x Abu Dhabi, UAEFriday 19 January 2018

Marco Pierre White: Three recipe special

A colourful fish feast with risotto cakes to satisfy all the senses.

A delightful medley of fresh flavours creates this hammour and classic Italian risotto dish that can be served together or separately.
A delightful medley of fresh flavours creates this hammour and classic Italian risotto dish that can be served together or separately.

OK, I admit it, you may need to do this at the weekend - this is a lot of cooking - but bear with me, and recruit some friends or family to help. Remember my motto that cooking is free therapy, and enjoy yourself.

You could always prepare the risotto cakes to the point of cooking the day before, thus leaving you with just the fish dish on D-Day. I love this risotto - well, I love any risotto - but this saffron-flavoured one is the ultimate classic. It is the little black dress of risottos. If you can't find any saffron in the supermarket - I hear from my spies it is tough to get hold of - then head to the spice shops in the new Central Market, which have it in abundance.

So, your risotto cakes are all ready to go and now you can start to cook the fish. As I say, pan-fry it, then pop it in the oven, but be careful not to overcook it or it will become rubbery. I find fish is a really difficult thing to get right; it either seems to be sublime or practically inedible, most of the time the latter.

My tip for cooking fish well is to cook it until it is almost done, then remove from the pan and let it stand. Before you get the fish home, follow this simple rule: smell it - fish should smell sweet, not fishy. You should be able to imagine yourself at the water's edge. If it smells strong, it is past its prime.

Eating is about satisfying all the senses, not just the taste-buds; the white fish, the yellow risotto and the green spinach are perfect together.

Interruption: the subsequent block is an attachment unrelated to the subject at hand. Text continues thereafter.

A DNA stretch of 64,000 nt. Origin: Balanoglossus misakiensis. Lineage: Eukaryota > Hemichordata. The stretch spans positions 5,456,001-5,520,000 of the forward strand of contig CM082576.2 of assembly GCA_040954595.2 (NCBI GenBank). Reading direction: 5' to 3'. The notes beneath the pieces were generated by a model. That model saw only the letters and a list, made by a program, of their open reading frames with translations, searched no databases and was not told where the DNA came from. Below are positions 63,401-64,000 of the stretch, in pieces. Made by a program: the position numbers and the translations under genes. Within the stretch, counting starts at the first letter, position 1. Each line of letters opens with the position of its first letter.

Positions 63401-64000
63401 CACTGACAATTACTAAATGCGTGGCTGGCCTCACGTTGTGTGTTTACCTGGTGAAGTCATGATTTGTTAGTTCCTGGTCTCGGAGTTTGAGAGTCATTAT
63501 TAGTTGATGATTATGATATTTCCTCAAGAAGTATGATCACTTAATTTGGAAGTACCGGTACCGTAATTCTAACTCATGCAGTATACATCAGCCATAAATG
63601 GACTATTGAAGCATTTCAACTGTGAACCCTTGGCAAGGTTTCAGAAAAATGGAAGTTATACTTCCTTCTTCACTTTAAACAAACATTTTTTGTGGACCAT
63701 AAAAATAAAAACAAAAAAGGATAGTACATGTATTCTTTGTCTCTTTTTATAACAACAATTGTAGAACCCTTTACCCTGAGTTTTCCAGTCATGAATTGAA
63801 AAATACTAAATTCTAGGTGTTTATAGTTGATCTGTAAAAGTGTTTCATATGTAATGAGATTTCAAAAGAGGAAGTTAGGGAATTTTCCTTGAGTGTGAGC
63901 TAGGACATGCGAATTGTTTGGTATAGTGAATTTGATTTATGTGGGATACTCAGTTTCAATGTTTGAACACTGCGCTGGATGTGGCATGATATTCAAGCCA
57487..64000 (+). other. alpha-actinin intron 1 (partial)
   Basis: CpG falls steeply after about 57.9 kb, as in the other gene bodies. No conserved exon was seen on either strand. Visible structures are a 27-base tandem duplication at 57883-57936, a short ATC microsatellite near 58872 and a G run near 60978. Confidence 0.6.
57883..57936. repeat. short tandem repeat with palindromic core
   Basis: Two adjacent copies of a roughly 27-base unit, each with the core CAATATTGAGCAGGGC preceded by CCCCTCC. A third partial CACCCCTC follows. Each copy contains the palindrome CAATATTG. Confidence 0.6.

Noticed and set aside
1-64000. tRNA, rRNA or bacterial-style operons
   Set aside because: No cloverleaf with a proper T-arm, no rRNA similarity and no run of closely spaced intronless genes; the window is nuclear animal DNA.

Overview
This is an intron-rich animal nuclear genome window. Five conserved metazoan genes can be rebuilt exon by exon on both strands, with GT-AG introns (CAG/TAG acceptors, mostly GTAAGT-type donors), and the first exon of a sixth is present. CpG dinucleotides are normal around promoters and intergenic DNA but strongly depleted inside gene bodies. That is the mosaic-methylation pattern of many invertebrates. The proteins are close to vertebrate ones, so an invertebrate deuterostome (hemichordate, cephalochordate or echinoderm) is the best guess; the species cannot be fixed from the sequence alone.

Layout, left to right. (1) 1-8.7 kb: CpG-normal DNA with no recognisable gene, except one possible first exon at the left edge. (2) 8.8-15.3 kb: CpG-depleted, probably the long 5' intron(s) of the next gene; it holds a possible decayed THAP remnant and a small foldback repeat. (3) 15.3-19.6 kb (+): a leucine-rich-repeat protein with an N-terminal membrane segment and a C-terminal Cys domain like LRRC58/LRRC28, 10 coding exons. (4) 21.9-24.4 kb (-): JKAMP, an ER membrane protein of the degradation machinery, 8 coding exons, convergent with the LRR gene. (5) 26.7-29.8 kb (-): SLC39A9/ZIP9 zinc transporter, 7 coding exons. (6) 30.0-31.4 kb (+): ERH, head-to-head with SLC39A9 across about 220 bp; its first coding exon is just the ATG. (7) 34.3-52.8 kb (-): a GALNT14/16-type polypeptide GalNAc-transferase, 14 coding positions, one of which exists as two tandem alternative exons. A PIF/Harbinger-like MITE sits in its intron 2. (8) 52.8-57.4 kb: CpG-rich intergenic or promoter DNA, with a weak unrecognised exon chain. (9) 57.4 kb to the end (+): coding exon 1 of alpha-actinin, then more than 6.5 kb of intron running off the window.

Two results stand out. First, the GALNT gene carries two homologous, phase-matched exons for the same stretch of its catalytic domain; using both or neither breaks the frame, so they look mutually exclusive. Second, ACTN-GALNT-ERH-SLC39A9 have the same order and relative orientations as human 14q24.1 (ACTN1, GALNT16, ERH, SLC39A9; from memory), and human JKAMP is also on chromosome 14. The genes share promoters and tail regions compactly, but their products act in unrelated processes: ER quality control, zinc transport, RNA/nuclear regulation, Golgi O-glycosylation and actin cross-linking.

Pan-seared hammour, tomato and orange sauce, saffron risotto cakes



For the risotto:

1.5l vegetable stock

0.5g saffron filaments

20ml olive oil

80g white onion, chopped (around one large onion)

560g Carnaroli risotto rice

360g butter

120g Parmesan cheese, shredded

1 tsp salt

2 tsp black pepper


For the risotto cakes:

640g saffron risotto recipe

2 whole eggs

100g Parmesan cheese, shredded

Zest of 1 lemon

1/2 tsp nutmeg, ground

100g white flour

4 beaten eggs

100ml milk

250g breadcrumbs

400ml corn oil


For the hammour:

800g Roma tomatoes (around 6 or 7)

500ml water

275g spinach (1 bag), stems trimmed

40ml olive oil

1 tsp salt

1 tsp black pepper

3 or 4 cloves garlic, crushed

Handful of basil leaves

16 x 100g hammour fillet

800g oranges (4 or 5 medium ones), segmented, juice reserved

8 risotto cakes



For the risotto:

1. Bring vegetable stock to simmer in a casserole over medium heat. Add the saffron. Keep stock hot.

2. Heat olive oil in a large casserole and sweat the onion until it becomes translucent. Add risotto rice.

3. Add stock in small portions to rice, stirring continually for 13-14 minutes, waiting for stock to absorb each time.

4. Set aside and add butter and most of the Parmesan. Season, stir and let sit for 1 minute. Cool and chill. Or, if serving on its own, plate and top with rest of cheese.


For the risotto cakes:

1. Place the chilled risotto in a large mixing bowl.

2. Add 2 whole eggs, Parmesan, lemon zest and nutmeg.

3. Divide the mixture into 8 balls. Form each into a flat disc 1cm-2cm high (have a bowl of water on the side to moisten your hands and avoid any sticking).

4. Dip the cakes in sequence in the flour, beaten eggs and milk and bread crumbs.

5. Heat corn oil in a pan on medium. Shallow-fry cakes until golden brown on both sides.

6. Serve as an accompaniment to the tomato orange hammour or on their own with smoked salmon and sour cream.


For the hammour:

1. Core and cut an "X" in each of the tomatoes. Plunge into boiling water for 1 minute. Remove and put into ice water to instantly stop the cooking process.

2. Peel the tomatoes, cut into quarters, discard the seeds and set aside. Each tomato quarter should resemble a petal.

3. Boil a pot with half a litre of water, plunge in the spinach and cook for 2-3 minutes. Strain and chill under running water. Heat 30ml of olive oil in a pan on medium. Squeeze out excess water and sauté spinach in olive oil. Season.

4. Preheat oven to 180C. Heat 10ml of olive oil in a pot and add the crushed garlic. When hot add the tomato petals and basil. Season with salt, cover with the lid and switch off the heat. Let rest.

5. Season the hammour filets on both sides and pan-sear on both sides. Remove to a tray and bake in the oven for 5 minutes. Retain the frying pan.

6. Swirl the orange juice around in the hot frying pan. Add the orange segments, tomato petals, salt and pepper and bring to the boil. Remove from the stove and set aside.

7. Place a risotto cake on the left of each of eight plates, and alternate the sautéed spinach and the hammour to the right. Top with the sauce of tomatoes and orange segments and finish with freshly cracked black pepper.